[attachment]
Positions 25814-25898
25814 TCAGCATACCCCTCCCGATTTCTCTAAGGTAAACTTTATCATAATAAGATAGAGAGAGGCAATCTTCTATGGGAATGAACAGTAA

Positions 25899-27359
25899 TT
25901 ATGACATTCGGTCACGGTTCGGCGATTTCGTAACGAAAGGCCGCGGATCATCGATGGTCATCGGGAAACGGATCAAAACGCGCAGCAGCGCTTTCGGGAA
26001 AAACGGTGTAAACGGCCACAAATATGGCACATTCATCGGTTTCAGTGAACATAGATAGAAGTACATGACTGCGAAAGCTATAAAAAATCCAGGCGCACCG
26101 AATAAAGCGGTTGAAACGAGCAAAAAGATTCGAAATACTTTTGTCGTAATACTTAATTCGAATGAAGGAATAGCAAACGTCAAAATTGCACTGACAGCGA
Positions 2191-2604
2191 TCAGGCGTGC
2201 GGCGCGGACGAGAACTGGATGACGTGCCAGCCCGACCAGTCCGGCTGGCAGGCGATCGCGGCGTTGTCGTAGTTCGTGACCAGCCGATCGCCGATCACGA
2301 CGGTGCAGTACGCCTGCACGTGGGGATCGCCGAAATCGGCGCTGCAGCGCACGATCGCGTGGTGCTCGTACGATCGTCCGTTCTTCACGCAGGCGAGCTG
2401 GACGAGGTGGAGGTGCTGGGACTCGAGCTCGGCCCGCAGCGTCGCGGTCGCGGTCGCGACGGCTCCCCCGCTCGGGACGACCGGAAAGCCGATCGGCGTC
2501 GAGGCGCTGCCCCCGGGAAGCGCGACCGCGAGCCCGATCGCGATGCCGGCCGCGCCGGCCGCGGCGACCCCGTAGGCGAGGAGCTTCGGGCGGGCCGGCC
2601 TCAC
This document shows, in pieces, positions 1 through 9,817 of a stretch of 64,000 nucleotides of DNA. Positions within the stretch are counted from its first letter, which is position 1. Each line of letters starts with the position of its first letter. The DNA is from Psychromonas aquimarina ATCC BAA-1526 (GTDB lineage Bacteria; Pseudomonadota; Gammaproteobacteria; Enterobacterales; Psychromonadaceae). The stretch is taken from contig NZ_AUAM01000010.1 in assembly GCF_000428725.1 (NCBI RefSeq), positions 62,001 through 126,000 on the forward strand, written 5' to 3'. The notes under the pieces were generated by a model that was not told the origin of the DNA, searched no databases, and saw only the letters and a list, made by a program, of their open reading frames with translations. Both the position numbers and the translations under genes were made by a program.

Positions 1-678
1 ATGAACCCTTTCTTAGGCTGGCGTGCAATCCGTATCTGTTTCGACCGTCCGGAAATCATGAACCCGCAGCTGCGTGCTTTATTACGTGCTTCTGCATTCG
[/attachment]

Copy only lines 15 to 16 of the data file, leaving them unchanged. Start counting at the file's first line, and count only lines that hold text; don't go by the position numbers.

This document shows, in pieces, positions 1 through 9,817 of a stretch of 64,000 nucleotides of DNA. Positions within the stretch are counted from its first letter, which is position 1. Each line of letters starts with the position of its first letter. The DNA is from Psychromonas aquimarina ATCC BAA-1526 (GTDB lineage Bacteria; Pseudomonadota; Gammaproteobacteria; Enterobacterales; Psychromonadaceae). The stretch is taken from contig NZ_AUAM01000010.1 in assembly GCF_000428725.1 (NCBI RefSeq), positions 62,001 through 126,000 on the forward strand, written 5' to 3'. The notes under the pieces were generated by a model that was not told the origin of the DNA, searched no databases, and saw only the letters and a list, made by a program, of their open reading frames with translations. Both the position numbers and the translations under genes were made by a program.

Positions 1-678